Launch of the Jewish Women's Archive's Virtual Archive
On August 28, 1997 Boston's Jewish Advocate ran a story entitled "Jewish Women's Archive (JWA) set for launch into cyberspace," which outlined JWA's origin, mission, and work, and announced a new chapter in the organization's history. JWA was a young organization, just two years old, when the launch of its "virtual archive" was announced in the Advocate article. The goal of the virtual archive is to identify and link existing materials and archives around the country. JWA's founding director Gail Twersky Reimer explained that although Jewish women's letters, diaries, personal papers, and more exist, "most material is not readily identifiable and needs to be resurfaced." She envisioned the virtual archive as a gateway for scholars and the public to gain access to otherwise-hidden resources.
As Reimer told the Advocate, documenting existing collections is only part of JWA's mission. JWA was also working to create new materials, primarily by conducting oral history interviews with elderly women from the congregation of Temple Israel in Boston. This project, called "Women Whose Lives Span the Century," led to an art exhibit of works based on the interviews; the exhibit took place at the Jewish Community Center in Newton, MA.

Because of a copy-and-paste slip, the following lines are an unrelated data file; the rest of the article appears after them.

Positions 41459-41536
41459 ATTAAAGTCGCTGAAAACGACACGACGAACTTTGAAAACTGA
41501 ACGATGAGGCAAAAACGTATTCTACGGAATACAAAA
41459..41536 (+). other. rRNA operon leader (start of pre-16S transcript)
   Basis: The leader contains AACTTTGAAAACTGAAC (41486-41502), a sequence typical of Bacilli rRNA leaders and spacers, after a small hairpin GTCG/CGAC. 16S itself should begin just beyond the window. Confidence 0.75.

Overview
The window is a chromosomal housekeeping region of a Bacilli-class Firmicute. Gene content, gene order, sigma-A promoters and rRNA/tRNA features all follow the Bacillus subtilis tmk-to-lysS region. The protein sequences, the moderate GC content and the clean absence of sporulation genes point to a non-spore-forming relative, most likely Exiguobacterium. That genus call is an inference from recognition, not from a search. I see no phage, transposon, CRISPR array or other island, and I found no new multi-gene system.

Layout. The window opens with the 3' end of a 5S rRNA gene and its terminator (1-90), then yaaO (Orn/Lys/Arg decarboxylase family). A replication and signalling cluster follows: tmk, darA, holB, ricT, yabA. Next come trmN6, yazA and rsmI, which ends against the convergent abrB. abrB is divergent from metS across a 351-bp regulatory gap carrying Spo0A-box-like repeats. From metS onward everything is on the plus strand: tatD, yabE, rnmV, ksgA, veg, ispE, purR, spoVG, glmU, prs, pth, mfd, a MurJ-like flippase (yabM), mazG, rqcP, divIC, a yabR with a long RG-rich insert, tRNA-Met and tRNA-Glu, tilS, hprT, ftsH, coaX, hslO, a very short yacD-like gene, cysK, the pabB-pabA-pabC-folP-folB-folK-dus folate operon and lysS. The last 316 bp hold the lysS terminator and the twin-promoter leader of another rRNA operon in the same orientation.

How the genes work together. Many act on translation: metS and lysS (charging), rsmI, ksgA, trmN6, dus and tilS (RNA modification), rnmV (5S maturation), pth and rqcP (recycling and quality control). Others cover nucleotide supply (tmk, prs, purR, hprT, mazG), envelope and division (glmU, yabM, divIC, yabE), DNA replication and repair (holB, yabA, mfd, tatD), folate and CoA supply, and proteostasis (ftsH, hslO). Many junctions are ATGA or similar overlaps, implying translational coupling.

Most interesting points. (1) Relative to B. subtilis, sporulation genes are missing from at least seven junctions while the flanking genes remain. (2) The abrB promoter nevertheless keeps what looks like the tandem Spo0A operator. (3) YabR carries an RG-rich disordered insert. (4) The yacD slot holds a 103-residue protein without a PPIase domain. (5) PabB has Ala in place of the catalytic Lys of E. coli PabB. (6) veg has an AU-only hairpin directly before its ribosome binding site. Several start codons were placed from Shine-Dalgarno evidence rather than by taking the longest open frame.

Reimer also told the Advocate that JWA was engaged in long-term planning to assemble the resources to fulfill its mission. The article reported that that mission had been recently refined to focus on archival and educational work. In the years since the launch of the Virtual Archive, JWA has been at the forefront of collecting and disseminating that information. Through Women of Valor web exhibits and posters; curriculum materials; oral history projects in Baltimore and Seattle; Women Who Dared events honoring local Jewish activists; an exhibit on Jewish Women and the Feminist Revolution; Katrina's Jewish Voices; the Jewesses with Attitude blog; and the This Week in History feature which you are reading now, JWA has led the way in putting Jewish women's history firmly "On the Map."
Source:The Jewish Advocate, 28 August 1997; Jewish Women's Archive, jwa.org.